Sex Roles

, Volume 70, Issue 5–6, pp 183–194 | Cite as

When Civic Virtue isn’t Seen as Virtuous: The Effect of Gender Stereotyping on Civic Virtue Expectations for Women

  • Dan S. Chiaburu
  • Katina Sawyer
  • Troy A. Smith
  • Nicolas Brown
  • T. Brad Harris
Original Article


We examined the extent to which observers’ expectations of target employees’ civic virtue organizational citizenship behaviors (OCB) are a function of both observer- (gender stereotype activation, threat) and target-related (gender) influences. Consistent with a role congruity perspective, we proposed that civic virtue (constructive involvement in the political governance process of the organization) will be expected to a lesser extent of women, but only when gender stereotypes are activated. We confirm this hypothesis across two studies. In Study 1, based on a sample of 187 U.S. undergraduate students (101 women, 86 men), we show that less civic virtue is expected of women when observers’ gender stereotypes are experimentally activated (vs. the non-activated condition). Using an additional sample of 197 U.S. undergraduate students (Study 2; 118 women, 79 men), we extend our findings by demonstrating that less civic virtue was expected of women in a high (vs. low) threat (manipulated) condition. Findings for men are included for comparative and general informational purposes only. We observed no significant changes in civic virtue expectations for men due to our study manipulations. Our research extends prior studies by showing that expectations for civic virtue are diminished for women, but only when gender stereotypes and threat are activated.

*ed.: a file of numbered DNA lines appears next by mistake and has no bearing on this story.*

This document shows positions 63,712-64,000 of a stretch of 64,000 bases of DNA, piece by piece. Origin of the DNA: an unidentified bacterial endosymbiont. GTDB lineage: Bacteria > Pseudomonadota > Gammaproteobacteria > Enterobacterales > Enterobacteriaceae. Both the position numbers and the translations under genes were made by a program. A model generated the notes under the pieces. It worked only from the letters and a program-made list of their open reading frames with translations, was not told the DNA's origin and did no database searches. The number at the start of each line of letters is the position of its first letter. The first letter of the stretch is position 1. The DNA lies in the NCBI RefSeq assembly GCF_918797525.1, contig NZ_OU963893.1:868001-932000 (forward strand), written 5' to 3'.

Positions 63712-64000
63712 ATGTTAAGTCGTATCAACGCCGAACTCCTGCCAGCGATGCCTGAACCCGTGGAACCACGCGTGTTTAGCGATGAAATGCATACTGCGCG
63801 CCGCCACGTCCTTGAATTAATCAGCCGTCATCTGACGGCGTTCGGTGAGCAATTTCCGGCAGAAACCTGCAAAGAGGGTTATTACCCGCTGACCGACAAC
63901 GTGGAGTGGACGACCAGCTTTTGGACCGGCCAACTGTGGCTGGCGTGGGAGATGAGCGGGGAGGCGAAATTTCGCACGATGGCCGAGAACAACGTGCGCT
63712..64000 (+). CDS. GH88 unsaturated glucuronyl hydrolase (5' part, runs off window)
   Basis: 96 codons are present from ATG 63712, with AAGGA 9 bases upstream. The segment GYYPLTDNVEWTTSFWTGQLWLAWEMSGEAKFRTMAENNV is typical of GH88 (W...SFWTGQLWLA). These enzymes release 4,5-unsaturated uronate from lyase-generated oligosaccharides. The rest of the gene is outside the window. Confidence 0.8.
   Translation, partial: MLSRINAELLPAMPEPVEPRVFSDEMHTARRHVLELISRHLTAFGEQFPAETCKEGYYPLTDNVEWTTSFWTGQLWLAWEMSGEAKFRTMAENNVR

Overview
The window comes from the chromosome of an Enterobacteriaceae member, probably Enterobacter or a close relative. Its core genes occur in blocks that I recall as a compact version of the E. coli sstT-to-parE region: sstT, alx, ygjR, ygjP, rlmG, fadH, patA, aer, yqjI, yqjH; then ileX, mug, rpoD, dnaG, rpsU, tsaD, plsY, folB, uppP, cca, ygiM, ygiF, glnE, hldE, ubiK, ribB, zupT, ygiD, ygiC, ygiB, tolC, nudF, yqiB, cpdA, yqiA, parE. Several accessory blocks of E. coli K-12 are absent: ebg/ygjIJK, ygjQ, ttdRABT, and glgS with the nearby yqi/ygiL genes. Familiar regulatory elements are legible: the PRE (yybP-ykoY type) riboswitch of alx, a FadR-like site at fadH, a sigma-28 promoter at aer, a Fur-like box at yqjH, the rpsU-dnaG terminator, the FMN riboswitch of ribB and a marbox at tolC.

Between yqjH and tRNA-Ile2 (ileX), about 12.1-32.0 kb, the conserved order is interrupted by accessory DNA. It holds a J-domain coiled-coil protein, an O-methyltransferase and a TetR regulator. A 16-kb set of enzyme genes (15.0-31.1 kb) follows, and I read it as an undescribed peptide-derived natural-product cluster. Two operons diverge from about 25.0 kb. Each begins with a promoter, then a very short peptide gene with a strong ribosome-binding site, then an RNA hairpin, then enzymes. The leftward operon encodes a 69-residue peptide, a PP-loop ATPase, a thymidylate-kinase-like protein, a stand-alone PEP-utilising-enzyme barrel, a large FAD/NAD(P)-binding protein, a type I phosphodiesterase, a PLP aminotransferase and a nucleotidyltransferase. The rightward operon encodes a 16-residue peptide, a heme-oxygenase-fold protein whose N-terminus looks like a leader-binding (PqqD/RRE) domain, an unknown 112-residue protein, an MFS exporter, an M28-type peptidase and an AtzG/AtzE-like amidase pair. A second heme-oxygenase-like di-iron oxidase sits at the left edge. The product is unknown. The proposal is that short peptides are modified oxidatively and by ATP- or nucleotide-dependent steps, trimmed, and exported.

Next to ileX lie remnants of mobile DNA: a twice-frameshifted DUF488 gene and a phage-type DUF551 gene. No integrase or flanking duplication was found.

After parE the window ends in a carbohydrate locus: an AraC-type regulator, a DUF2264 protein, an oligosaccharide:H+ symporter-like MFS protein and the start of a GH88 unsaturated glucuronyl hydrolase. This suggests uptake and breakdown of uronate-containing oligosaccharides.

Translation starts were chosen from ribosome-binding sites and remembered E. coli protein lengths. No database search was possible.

Organizational citizenship behaviors OCBs Civic virtue Gender Gender stereotypes Threat 


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Copyright information

© Springer Science+Business Media New York 2014

Authors and Affiliations

  • Dan S. Chiaburu
    • 1
  • Katina Sawyer
    • 2
  • Troy A. Smith
    • 3
  • Nicolas Brown
    • 4
  • T. Brad Harris
    • 5
  1. 1.Department of Management, Mays Business SchoolTexas A&M UniversityCollege StationUSA
  2. 2.Department of Psychology, Graduate Programs in Human Resource DevelopmentVillanova UniversityVillanovaUSA
  3. 3.Mays Business SchoolTexas A&M UniversityCollege StationUSA
  4. 4.Department of PsychologyFlorida Atlantic UniversityBoca RatonUSA
  5. 5.School of Labor and Employment RelationsUniversity of Illinois at Urbana-ChampaignChampaignUSA

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